XA Falcon Do it Yourself Repairs
XA Falcon – March 1972 – November 1973
The XA Falcon, built March 1972 – November 1973 was big and brash with a dash of class! Offered in a number of different bodies, engines, transmissions and suspensions options, the XA Falcon had something for everyone.
The XA Falcon was the first Falcon to be designed and built in entirely in Australia, marking the beginning of an important era for Ford Australia. It also saw the return of the two-door Falcon hardtop to the Australian Ford line up in August 1972.The station wagon versions had a longer wheelbase than the sedans, the first time that Ford Australia had tried this sensible design feature.
With the popular XY Falcon about to be replaced, the public was eager for information on the upcoming new model. ‘Modern Motor’ magazine showed photos of the XA sedan and wagon heavily disguised for its February 1972 issue. The accompanying story attempted to see through the disguises, and compared the styling with that of the then recently introduced TC Cortina. It even claimed that the XA would have the option of a 400 cubic inch V8!
The XA range was introduced to the Australian public in March 1972 and featured a staggering range of choices. The Sedan range started with the basic Falcon and proceeded through the Falcon 500, the Futura and Fairmont to the mighty GT. Wagons were only sold as Falcon, Falcon 500 and Fairmont. Engine choices in the XA were 200 or 250 cubic inch sixes, the latter with a single or twin-venturi carburettor, 302 and 351 cubic inch V8s. Transmissions available were three-speed and four-speed manual, the former with a column change, the latter with a floor change. The Falcon Wagon offered tailgate options to be opened either down-wards or to one side. Identification features of the XA are the full-width grille and turn lights in the forward edges of the front guards.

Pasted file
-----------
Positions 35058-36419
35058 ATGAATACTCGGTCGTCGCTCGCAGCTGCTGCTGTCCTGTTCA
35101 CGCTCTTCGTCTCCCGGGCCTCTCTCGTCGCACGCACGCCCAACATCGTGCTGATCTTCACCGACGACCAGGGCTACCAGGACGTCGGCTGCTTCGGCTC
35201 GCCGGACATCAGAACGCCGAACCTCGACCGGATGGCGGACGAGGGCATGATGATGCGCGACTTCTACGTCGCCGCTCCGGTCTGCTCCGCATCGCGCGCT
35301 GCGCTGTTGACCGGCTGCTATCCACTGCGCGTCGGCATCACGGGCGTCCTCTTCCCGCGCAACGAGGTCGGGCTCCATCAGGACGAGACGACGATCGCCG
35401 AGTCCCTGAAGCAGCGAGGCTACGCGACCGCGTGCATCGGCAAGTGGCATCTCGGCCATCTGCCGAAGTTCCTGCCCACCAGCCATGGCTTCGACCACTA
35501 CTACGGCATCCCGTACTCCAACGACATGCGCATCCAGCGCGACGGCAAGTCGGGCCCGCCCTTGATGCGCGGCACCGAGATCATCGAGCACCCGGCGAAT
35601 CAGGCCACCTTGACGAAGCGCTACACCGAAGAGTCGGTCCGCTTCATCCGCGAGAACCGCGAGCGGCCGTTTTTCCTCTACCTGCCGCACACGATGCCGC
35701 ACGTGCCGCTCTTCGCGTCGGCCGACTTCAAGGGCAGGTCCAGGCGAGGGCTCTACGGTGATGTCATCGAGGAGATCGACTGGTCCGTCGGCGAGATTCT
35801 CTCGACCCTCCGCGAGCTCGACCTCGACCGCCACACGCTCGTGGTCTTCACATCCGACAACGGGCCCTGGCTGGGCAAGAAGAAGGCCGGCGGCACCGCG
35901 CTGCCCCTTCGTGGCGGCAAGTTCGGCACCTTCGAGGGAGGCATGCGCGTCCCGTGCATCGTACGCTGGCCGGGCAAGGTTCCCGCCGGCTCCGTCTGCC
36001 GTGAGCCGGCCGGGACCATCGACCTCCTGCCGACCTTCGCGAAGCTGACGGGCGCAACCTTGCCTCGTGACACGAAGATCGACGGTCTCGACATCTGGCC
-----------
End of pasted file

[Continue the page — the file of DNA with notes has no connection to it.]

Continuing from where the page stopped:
The XA Falcon hardtop was released at, of all places, the London Motor Show in August 1972.Distinctive features of the hardtop model are the large doors, lower roofline, bulging rear three quarter panels and tunnel rear window treatment. The side windows retract completely and there is no B-pillar, so the car is a true pillarless hardtop. Despite its sporty looks the hardtop could be specified with the small six-cylinder engine and column-change automatic. Naturally it also came with the other engine options and four-speed floor change.
Five months after the release of the sedans and wagons, Ford introduced the utility and panel van models. These were fitted with the same wider doors as the two-door hardtop.
The four-door XA Falcon GT was released only a matter of weeks after the standard sedans. The two-door XA GT coupes came out at the same time as the other hardtops models. Though there had been plans to market a high-performance Phase IV GT as a follow up to the Phase Ill XY GT, the concept was cancelled owing to government pressure. Only three Phase IV prototypes and one production car were built.
Despite suffering a flat tyre and having to limp back to the pits, the John Goss/Kevin Bartlett XA Falcon won the 1974 Bathurst 1000 race.